It is all too easy to miss the surprise factor in this statistic. We have grown accustomed to the way the Raspberry Pi has taken over the world, but 10 Million Units in four years is amazing. What are they all doing!
The Raspberry Pi isn't an impressive piece of hardware in its own right. It is only when you discover what you are getting for your money do you realize how special it is.
Just in case you are one of the few who haven't encountered a Pi it is worth explaining that it is an ARM based Linux single board computer. It has some GPIO lines and it can be expanded using HAT addon boards. This makes it suitable for embedded and IoT projects. However being a full Linux system it also has the ability to act as a desktop system or a server. For the IoT type project it has power to spare and this makes it possible to think about implementing projects that without it would have involved more than one device and probably something expensive.
Today's modern line up of Pis spans the range. The Pi 2 is a quad core ARM capable of being a server or doing IoT tasks. The Pi Zero is a simpler and much cheaper single core machine that only costs $5 and the Pi 3 is a quad core 64 bit ARM with built in WiFI and Bluetooth. You could say that there is a Pi for every task at the right price. It can even be difficult to keep your sights low and use a Pi Zero when a Pi Zero will do simply because the overkill of a Pi 3 isn't that much more expensive.
The Pi Zero $5 Linux Machine - the next 10 Million Pis?
Yes it is all about cost.
So 10 Million Pis sold in four years. I can hear you thinking, "I bet most of them are in drawers and cupboards". This might well be true, but the fact that it is true makes the point - disposable computing is with us. The Pi makes it possible to think of an idea, buy a Pi and fail without too much heartache.
The Pi really has changed things and in some unexpected ways. It isn't just that there are 10 million devices out there, it is that there is a community large enough to buy 10 million devices.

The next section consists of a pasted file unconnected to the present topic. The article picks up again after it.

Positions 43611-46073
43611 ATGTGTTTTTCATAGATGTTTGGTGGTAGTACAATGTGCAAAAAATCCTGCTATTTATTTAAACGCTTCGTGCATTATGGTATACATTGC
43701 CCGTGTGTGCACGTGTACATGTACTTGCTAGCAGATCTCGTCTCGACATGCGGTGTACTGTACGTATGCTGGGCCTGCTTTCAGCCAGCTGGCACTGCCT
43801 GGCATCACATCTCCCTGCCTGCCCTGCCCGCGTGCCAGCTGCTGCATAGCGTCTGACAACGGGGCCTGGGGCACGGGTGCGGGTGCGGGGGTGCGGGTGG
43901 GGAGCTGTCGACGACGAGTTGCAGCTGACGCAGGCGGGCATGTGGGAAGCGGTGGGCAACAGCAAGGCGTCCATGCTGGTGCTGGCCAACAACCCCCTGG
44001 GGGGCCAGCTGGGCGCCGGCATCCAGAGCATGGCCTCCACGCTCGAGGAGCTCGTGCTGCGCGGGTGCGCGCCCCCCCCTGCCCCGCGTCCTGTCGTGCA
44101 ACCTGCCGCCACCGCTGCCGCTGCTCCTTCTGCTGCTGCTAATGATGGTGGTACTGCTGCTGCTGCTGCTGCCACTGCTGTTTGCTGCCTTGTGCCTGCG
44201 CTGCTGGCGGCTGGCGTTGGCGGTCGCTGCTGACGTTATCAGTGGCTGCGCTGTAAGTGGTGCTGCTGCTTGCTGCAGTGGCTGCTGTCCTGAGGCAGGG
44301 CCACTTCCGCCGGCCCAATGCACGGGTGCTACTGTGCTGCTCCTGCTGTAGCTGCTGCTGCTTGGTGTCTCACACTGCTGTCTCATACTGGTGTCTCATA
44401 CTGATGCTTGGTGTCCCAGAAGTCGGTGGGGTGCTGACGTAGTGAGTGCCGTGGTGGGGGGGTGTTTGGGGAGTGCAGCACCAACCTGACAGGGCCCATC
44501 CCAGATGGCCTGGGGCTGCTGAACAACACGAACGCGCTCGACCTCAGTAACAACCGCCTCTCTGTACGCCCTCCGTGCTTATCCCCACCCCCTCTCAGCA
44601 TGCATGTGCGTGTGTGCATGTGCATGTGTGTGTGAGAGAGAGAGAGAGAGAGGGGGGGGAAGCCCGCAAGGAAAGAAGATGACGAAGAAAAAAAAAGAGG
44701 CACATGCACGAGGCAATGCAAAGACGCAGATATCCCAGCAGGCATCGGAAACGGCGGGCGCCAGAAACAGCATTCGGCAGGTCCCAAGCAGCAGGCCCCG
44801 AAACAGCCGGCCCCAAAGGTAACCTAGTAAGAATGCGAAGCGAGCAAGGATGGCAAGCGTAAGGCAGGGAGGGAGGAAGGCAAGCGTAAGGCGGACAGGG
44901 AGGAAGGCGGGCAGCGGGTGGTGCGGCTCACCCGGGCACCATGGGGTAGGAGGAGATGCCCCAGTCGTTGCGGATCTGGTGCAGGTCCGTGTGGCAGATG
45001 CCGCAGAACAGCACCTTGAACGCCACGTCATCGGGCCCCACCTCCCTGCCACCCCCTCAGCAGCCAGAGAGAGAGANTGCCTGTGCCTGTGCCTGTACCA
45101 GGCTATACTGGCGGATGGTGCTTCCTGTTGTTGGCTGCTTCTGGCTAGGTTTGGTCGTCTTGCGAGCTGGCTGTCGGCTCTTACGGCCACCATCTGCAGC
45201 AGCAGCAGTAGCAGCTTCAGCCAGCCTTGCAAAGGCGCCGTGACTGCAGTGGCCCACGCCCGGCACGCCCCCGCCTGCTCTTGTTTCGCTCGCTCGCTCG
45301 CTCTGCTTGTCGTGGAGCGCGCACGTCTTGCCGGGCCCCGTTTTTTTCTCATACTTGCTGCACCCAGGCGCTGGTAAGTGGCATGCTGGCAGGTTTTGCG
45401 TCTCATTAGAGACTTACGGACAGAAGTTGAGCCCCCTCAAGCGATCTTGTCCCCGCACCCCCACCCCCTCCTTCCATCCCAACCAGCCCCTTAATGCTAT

You are never alone with a Pi!
This makes it possible to be safe in the knowledge that it isn't going to disappear overnight. When you pick a single board computer for a project you face a dilemma - who knows how long it will be available for in the future. I don't know what sort of disposable computing we will be using in 40 years time but I'd bet that it was backward compatible with the Pi.
It has also had some strange side effects. Ten million Pis means ten million Linux machines. Once I would talk about Linux and no one listened. Now I seem to be very popular if I can point out some obscure command line trick that gets an important job done. There seem to be lots of Linux-educated people out there! In addition I often hear comments that suggest that many are only hanging on to their Windows machines because of inertia or because it's what they use at work. There seems to be no great attraction to change to desktop Linux, but users seem a lot less worried by the idea and if Microsoft makes a big enough mistake the migration might follow.
The Pi Foundation has issued a new starter kit to mark the 10 Millionth Pi but to be honest it isn't really the celebration it deserves - a box, a case, a mouse and keyboard and a Pi 3 Model B plus a book Adventures in Raspberry Pi, Foundation Edition.
There are a few things that cast a bit of a shadow over the celebration. Many bemoan and regret the fact that the Pi isn't fully open source hardware. It also hasn't made the impact in the professional IoT world that it should. The Pi Compute module is an attempt to produce a more rugged and upmarket version and this should be getting a second lease of life very soon with the release of a Pi 3 based device. However, there is still a tendency for professional embedded designers to sneer at the Pi and its users and then set about designing simple IoT systems using hardware that is ten times less powerful costing ten times as much and with no community to speak of.